Christy, thanks for sharing your page with us! Readers, do you have any other comments for her? Don’t forget to check out feedback from Krystalyn and Marcy, and you can find Christy at her writing blog, Erica and Christy.




14 Responses to First Impressions: EVERGREEN

  1. salarsen says:

    OMGosh! I haven’t seen Christy forever. YAY! So glad to see her here. Miss Erica, too. I think Dianne said it all. I’d totally read more. Just wanted to add that I like this MC. 🙂

  2. Hilary says:

    Hi Dianne – love Christy’s photo … while the story may well reflect life at the school and prom – but the thought of the hygiene … isn’t easy … but I’m sure there’s a lot more in the story .. cheers Hilary

  3. Lexa Cain says:

    I left my comments at Marcy’s, but was fascinated by Dianne’s take. I never got a hint of gayness. I assumed the girls were just friends. I didn’t pick up on any transgender stuff either. I had very close BFFs in high school. Forty years later and we still occasionally send Christmas cards. No BFs were ever that close with me or them. Boys come and go and never rate a Christmas card. Isn’t it interesting how one’s life can affect how one sees a book? Have a great week, Dianne and Christy! 🙂

  4. Tiana Smith says:

    Interesting. I didn’t pick up any transgender vibes, but I can see how you might have. So I guess I would just say to clarify a bit more either way. I just thought it was a germ thing.

  5. I’ve already left my thoughts at Marcy’s place, but I wanted to give you a wave, Dianne! Been missing your face/posts while away.

  6. Christy says:

    Thanks for posting my first page and for the critique! The feedback definitely gave me a lesson on reader perspective and the need for clarity. I appreciate your time and comments. Good to see you again Sheri and Crystal! 🙂 Christy

  7. Chuck Robertson says:

    “Everything looks perfect” trapped my attention as a hook line. I think it’s because it leaves me wanting to know what’s perfect. After that, I did get turned away from all the talk of bathrooms and cleanliness. I now see the purpose, the character was transgender, but I didn’t get it at the time. Maybe you could throttle back on the bathroom talk and clarify more the friend’s transgender.

    The narrator herself was great. I think you got into her head well and showed an authentic character from the start.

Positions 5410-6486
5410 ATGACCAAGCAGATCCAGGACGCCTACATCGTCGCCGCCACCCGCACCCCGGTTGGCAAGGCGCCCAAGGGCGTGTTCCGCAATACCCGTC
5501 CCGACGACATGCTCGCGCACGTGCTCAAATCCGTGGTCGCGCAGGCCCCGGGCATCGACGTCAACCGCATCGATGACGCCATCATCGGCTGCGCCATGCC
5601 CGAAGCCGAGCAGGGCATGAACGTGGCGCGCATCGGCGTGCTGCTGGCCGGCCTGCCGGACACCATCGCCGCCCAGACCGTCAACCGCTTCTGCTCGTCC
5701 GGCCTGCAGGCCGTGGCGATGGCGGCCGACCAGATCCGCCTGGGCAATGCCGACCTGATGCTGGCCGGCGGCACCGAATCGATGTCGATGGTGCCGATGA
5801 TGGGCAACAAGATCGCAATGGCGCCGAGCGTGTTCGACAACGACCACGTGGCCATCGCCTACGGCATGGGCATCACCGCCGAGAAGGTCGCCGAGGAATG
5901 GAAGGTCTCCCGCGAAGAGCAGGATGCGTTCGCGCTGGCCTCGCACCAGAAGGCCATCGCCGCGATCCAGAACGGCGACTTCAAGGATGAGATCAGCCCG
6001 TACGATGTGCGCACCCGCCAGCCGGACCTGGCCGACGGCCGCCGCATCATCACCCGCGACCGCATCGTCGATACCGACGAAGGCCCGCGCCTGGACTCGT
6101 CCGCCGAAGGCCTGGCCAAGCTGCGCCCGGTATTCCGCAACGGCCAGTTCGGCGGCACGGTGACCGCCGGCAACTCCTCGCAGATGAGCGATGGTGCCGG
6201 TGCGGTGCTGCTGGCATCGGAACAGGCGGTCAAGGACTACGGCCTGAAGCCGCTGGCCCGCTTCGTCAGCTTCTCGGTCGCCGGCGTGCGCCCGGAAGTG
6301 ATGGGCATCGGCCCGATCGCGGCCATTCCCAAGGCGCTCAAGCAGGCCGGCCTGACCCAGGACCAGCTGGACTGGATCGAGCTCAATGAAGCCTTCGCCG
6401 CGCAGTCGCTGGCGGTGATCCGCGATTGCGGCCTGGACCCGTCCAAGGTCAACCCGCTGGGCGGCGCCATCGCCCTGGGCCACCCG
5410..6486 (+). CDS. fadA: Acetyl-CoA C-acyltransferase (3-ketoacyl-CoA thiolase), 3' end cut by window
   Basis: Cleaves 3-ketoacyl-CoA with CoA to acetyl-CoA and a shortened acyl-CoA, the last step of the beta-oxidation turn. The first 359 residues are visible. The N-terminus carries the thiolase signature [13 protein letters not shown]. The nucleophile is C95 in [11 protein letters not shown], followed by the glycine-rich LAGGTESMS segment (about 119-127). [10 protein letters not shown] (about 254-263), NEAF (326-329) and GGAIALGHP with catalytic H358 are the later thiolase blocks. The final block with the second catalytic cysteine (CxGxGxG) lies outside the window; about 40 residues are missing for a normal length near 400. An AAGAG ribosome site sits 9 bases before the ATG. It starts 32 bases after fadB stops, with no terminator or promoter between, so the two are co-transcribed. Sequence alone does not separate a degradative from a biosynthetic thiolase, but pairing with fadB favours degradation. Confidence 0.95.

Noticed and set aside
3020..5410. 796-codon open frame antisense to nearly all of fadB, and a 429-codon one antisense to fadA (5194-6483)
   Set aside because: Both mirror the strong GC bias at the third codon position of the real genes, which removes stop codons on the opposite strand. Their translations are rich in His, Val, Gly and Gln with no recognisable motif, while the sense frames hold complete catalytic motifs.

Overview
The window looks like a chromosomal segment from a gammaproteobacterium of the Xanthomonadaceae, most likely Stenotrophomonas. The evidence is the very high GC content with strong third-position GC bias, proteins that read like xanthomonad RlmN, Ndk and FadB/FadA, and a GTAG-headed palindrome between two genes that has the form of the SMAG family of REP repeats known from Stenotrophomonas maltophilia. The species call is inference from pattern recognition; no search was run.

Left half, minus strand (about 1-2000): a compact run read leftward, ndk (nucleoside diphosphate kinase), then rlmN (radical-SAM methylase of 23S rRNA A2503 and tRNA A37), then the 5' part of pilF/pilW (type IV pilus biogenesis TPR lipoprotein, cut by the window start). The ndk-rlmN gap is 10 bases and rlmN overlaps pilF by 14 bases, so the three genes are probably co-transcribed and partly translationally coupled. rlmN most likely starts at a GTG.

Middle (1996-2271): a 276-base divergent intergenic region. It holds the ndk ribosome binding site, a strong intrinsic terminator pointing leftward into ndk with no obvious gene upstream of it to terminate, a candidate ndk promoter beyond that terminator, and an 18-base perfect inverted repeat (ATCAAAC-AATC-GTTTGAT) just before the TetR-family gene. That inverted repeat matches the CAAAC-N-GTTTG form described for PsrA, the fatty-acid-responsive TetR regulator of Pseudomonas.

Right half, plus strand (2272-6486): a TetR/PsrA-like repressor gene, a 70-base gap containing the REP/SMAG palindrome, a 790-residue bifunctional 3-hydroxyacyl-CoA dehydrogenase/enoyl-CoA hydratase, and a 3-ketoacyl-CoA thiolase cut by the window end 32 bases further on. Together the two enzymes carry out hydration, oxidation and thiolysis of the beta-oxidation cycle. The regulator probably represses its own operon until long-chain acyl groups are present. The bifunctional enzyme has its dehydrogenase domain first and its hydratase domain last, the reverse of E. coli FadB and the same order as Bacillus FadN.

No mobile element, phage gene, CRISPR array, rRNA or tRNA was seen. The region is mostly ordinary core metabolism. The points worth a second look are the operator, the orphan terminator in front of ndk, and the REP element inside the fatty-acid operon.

8. Christy says:

    (I’m embarrassed to clarify here, but maybe I should??? My MC is a (girl)perfectionist and an over-achiever, a little OCD with germs and cleanliness, being in control. She’s straight. The girl whose shoulder she taps is her straight, non-transgender, best friend who knows how the MC feels about germs, so she’s teasing her. In the next page the reader learns the teacher isn’t a fan of the MC because she tries to be a one-woman show, not a team player.) Thanks for your input!!

    • Lexa Cain says:

      I KNEW it! I’m so glad you clarified. I wasn’t starting to think I was really obtuse not to get the hints others thought were there. 🙂

      • Lexa Cain says:

        Correction: I *was* starting to think….

        I can’t type today to save my life. Every single comment on FB this morning has “Edited” on it so I could fix all the typos!

  9. The mismatched shoes were an interesting touch. Really adds character to the character!

  10. I thought it was a guy at first and then just girls who were friends. That’s how I would want to read it anyway.

  11. I already left a comment at Marcie’s place, but I’m glad I came here to see Christie’s clarification about the relationship between the two girls. The OCD part I got, but I really thought they were in a romantic relationship. The fact that they’re best friends should be made more evident, so others don’t make the same mistaken assumption I did.

    Still, a good start, and the writing itself is very smooth and natural.

  12. Christy says:

    Thank you! I will definitely be making some clarifications in my revisions. So glad I submitted to get some first impressions!